Unravelling of ‘confidence-building’ ?
Geneva, 23 Oct (Chakravarthi Raghavan) - The post-Seattle ‘confidence-building’ process and the special mechanisms of the World Trade Organization to tackle the ‘implementation’ questions and issues raised by developing countries seems in danger of unravelling, judged by the spate of disputes and panel requests coming up before the WTO.
Separately, the special mechanism set up to deal with the implementation issues is also making little progress, with the major industrial nations, negotiating through the secretariat, attempting to deal with some minor questions as ‘easy decisions’ to be agreed to now, and all others put to the future - as part of the agenda for a new round of negotiations. The question of the lack of good faith and unravelling of the confidence building processes has arisen as a result of what appears to be a concerted attempt by the United States and the European Union to raise disputes, and seek panels, on trade policy measures of developing countries on grounds of violation of the Trade-Related Investment Measures (TRIMS) Agreement.
The transition period for developing countries to implement TRIMS came to an end on 31 December 1999.
However, in the aftermath of the Seattle and how to proceed forward, in picking up the pieces after the fiasco there (whether that ministerial had ended, had been ‘suspended’ and what the effect of all this was on the various transition periods in the WTO agreements), the General Council had agreed to a process and procedures on the ‘Followup to the Seattle Ministerial Conference’.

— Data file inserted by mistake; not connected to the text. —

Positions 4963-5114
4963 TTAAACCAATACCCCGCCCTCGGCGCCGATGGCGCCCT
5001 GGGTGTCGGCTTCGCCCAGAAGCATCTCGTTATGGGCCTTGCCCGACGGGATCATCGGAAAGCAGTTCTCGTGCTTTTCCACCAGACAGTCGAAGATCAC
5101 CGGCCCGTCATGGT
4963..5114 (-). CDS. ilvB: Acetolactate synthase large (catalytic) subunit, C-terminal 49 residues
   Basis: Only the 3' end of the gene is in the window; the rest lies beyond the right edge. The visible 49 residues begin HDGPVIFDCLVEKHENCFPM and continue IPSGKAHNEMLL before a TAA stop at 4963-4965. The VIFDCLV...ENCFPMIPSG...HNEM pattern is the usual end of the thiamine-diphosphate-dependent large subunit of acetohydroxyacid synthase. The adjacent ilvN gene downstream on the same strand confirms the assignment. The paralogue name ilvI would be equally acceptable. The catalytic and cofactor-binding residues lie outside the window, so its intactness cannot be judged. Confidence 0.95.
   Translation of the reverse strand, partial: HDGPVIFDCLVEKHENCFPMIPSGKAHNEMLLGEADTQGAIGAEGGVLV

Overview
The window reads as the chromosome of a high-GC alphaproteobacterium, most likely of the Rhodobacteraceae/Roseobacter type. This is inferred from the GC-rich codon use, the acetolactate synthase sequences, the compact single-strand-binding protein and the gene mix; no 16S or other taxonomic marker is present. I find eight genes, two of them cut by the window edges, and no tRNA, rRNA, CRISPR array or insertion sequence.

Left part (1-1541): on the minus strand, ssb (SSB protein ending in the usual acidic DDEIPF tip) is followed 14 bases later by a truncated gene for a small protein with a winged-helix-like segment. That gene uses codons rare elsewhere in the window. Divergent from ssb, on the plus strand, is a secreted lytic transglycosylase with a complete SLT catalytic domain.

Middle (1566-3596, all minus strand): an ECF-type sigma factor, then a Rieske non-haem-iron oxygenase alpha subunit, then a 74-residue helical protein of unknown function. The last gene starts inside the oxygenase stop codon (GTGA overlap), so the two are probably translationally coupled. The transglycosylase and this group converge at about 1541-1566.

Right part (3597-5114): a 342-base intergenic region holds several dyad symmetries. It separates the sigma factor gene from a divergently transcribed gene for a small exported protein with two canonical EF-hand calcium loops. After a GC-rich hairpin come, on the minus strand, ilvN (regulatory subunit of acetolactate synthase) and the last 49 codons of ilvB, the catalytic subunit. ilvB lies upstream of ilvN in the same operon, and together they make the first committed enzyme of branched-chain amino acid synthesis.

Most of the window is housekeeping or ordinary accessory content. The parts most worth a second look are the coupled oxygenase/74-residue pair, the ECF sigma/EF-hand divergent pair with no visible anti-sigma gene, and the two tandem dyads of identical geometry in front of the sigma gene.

In this regard an issue that arose was the effect of the Seattle meeting and its end on the various transition periods stipulated in the WTO Agreements. Developing countries had demanded that these should be automatically extended.
In addressing this issue, the Chair of the General Council, Amb. Ali Mchumo, had made a statement on 17 December, to the effect that these issues too would form part of the ‘consultations’ on the followup and that meanwhile members would show restraint and not take any steps that might prejudice the consultations.
On 8 May this year (after some prolonged consultations and informal negotiations), the General Council as a followup and setting up a special process to deal with these and other issues, had agreed that the question of transition periods under TRIMS should be addressed in the Council on Trade in Goods and the General Council.
At the DSB Monday, the European Communities brought up a request for panel against India over its measures relating to the automotive sector. The US has brought up a similar request at the last meeting.
Also brought up Monday, is a US request for panel against the Philippines over its measures in place relating to the automotive sector.
India has been contending that the measures it has in place, requiring automobile manufacturers to sign a Memorandum of Understanding (MoU) as a condition for obtaining licences for import of automotive products now subject to import restrictions were not TRIMS, prohibited or covered by the provisions of that agreement.
Under the MoU, according to the EC complaint, the automobile manufacturers are required to set up “actual production facilities” in India, to make a minimum investment, to achieve a certain level of ‘indigenisation’, and to export a certain amount of automotive products.